Bernot, Rafael A. (fl. 1961) Project for the economical development of Mexico and Latin America
Order a pdf of this item here.
Co-authored with Renan E. Perez Rivero. Published in Mexico City, Mexico in May 1961. President John F. Kennedy signed a note "For Jim," using his personal stationary, which is pasted at the front of the binder. Items contained in green leather binder with "Mexico, Alliance for Progress" stamped at the bottom of the front cover. Included are two color photographs placed in an inside pocket; one of a tickertape parade in Mexico and another of John and Jacqueline Kennedy with unknown Mexican government officials (GLC05723.02 and .03). Bound copy of report created by the Mexican government in response to Kennedy's Alliance for Progress program, which sought to improve government and civil society in Latin America. This proposal focuses on developing sources of agricultural wealth and the abolishment of poverty and ignorance in Latin America. Maps and tables included after the report.
The Alliance for Progress - Alianza para el Progreso - was described by President Kennedy as "a vast cooperative effort, unparalleled in magnitude and nobility of purpose, to satisfy the basic needs of the American people for homes, work and land, health and schools - techo, trabajo y tierra, salud y escuela." The Alliance for Progress initiative focused on maintaining democratic government, on industrial and agrarian development, and on more equitable distribution of wealth. The initial reference to the Alliance for Progress by John F. Kennedy was in an October 18, 1960 campaign speech in Tampa Florida. The program was officially launched on March 13, 1961 in front of the Ambassadors from Latin America in the East Room of the White House. The speech was broadcast in Spanish, Portuguese, French and English throughout the hemisphere by the Voice of America.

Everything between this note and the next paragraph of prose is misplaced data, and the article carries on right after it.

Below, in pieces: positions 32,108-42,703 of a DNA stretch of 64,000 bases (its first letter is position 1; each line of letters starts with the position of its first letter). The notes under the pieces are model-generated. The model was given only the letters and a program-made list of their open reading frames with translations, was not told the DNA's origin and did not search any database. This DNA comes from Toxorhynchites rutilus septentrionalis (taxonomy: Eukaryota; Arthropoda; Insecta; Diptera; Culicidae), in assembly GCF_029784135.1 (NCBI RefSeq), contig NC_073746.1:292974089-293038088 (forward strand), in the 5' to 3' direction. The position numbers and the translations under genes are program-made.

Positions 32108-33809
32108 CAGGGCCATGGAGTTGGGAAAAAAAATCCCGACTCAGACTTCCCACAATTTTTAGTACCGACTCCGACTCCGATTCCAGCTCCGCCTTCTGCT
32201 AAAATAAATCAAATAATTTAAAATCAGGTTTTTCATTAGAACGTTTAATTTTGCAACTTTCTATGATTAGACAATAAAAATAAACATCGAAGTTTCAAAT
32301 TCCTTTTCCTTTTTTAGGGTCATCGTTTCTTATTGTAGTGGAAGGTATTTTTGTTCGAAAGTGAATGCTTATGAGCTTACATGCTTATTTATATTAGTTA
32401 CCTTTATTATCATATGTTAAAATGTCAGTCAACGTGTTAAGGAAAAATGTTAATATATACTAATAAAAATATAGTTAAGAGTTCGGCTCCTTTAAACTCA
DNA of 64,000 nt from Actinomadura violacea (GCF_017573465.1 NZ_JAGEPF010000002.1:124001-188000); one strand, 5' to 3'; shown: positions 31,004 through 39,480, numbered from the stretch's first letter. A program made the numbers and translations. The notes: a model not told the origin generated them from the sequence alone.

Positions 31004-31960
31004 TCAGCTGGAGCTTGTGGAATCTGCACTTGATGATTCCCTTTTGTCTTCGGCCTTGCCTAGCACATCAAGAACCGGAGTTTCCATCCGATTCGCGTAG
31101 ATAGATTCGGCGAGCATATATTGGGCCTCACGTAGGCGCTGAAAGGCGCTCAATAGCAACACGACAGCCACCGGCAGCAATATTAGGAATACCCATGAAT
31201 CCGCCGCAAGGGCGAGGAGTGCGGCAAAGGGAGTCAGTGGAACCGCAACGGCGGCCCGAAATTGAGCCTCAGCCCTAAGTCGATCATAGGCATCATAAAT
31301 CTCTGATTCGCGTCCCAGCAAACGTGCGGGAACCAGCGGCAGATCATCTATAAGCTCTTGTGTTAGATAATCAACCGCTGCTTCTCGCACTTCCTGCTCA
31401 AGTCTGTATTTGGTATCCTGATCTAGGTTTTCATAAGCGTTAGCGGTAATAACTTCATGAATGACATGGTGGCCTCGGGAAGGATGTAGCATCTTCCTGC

The copyright law of the United States (title 17, United States Code) governs the making of photocopies or other reproductions of copyrighted material. Under certain conditions specified in the law, libraries and archives are authorized to furnish a photocopy or other reproduction. One of these specific conditions is that the photocopy or reproduction is not to be “used for any purpose other than private study, scholarship, or research.” If a user makes a request for, or later uses, a photocopy or reproduction for purposes in excess of “fair use,” that user may be liable for copyright infringement. This institution reserves the right to refuse to accept a copying order if, in its judgment, fulfillment of the order would involve violation of copyright law.